Failure of Empire: Valens and the Roman State in the Fourth Century A.D.

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University of California Press, Mar 3, 2003 - History - 470 pages
Failure of Empire is the first comprehensive biography of the Roman emperor Valens and his troubled reign (a.d. 364-78). Valens will always be remembered for his spectacular defeat and death at the hands of the Goths in the Battle of Adrianople. This singular misfortune won him a front-row seat among history's great losers. By the time he was killed, his empire had been coming unglued for several years: the Goths had overrun the Balkans; Persians, Isaurians, and Saracens were threatening the east; the economy was in disarray; and pagans and Christians alike had been exiled, tortured, and executed in his religious persecutions. Valens had not, however, entirely failed in his job as emperor. He was an admirable administrator, a committed defender of the frontiers, and a ruler who showed remarkable sympathy for the needs of his subjects.

In lively style and rich detail, Lenski incorporates a broad range of new material, from archaeology to Gothic and Armenian sources, in a study that illuminates the social, cultural, religious, economic, administrative, and military complexities of Valens's realm. Failure of Empire offers a nuanced reconsideration of Valens the man and shows both how he applied his strengths to meet the expectations of his world and how he ultimately failed in his efforts to match limited capacities to limitless demands.

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TL;DR- How much should you pay for this book? No more than 80 USD. It's amazing.
This book does not follow the traditional format of year-by-year chronological documentation. Instead, Lenski
breaks this massive topic into several sub-topics: The culture of the state in the late 4th century, the context behind it all, and then the many aspects of Valens: his brother, his family, his strengths and weaknesses, his wars, his economic and religious policies, and finally his death in the battle of Adrianople.
Economics and religion are covered from Britain to Egypt. Lenski tells us just as much about what Valantinian (Valens' older brother who ruled over him) did for the economy and church; Valens essentially emulated what his brother did in as many aspects as was possible. And as far as we can tell, Valens was okay with being the junior emperor. This is explored deeply in the book, and it's a great window into what Valens was probably like as a human being and not just an emperor.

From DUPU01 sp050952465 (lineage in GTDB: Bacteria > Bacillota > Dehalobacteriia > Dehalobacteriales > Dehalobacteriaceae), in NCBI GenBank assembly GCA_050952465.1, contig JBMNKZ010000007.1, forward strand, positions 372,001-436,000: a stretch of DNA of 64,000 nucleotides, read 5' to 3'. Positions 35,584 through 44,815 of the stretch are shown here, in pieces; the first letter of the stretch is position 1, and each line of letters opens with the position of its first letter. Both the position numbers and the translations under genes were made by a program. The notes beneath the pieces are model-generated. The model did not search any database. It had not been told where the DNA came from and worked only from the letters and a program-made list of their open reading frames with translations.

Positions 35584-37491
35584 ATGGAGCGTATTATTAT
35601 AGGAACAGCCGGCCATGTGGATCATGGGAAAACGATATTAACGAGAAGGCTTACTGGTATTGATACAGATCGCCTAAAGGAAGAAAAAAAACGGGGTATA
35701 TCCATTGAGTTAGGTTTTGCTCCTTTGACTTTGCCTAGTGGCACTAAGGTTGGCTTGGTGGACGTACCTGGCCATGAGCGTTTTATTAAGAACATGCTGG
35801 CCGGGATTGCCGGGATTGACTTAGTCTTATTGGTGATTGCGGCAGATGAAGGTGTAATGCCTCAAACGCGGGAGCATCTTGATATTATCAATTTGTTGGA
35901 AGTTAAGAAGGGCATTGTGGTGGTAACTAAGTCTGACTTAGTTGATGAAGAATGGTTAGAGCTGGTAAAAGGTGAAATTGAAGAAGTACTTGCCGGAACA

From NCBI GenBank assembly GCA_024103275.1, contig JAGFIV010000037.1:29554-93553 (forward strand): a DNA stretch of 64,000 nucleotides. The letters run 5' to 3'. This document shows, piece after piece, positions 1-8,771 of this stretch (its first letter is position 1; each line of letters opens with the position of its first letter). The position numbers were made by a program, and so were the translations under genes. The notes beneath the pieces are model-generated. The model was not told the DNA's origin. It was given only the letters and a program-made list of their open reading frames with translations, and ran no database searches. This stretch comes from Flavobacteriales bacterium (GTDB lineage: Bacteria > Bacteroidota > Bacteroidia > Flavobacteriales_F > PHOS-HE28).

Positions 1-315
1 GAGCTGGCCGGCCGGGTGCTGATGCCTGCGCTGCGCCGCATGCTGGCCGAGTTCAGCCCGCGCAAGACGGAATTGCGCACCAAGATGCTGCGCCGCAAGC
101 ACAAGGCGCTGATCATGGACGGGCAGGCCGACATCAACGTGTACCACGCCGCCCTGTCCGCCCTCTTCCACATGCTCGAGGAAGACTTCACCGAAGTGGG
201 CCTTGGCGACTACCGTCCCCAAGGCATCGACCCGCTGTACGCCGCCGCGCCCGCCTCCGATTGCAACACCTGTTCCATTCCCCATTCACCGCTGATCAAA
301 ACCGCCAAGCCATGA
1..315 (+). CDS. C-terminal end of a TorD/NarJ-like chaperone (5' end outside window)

The downside to this book: the language can, at times, be jarring. Big words. I had to look up a definition every three pages or so. It's a minor issue at best.
The wars Valens took part in are documented move-by-move, with great detail given to what information survives.
The primary source for this time period is a rather famous Roman officer-turned-historian: Ammianus Marcellinus. This man was alive during the time; he had served in the army under Julian, and he documented his world's history up to the death of Valens. Lenski will point out on occasion that Ammianus had his own opinions and agendas to promote, and we as readers should take his documentation with a grain of salt at times.
So, if you want to read thirty pages on what Valens did for the Roman economy, and how that affected the functionality of the government and its army, then this book is definitely for you!
If you want a year-by-year account of what happened with just enough detail to hold you over, then this book will bog you down.
I am in the former of these two categories, and I love this book! At over 400 pages, it'll hold you over for a few weeks of light reading!

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About the author (2003)

Noel Lenski is Associate Professor of Classics at the University of Colorado, Boulder.

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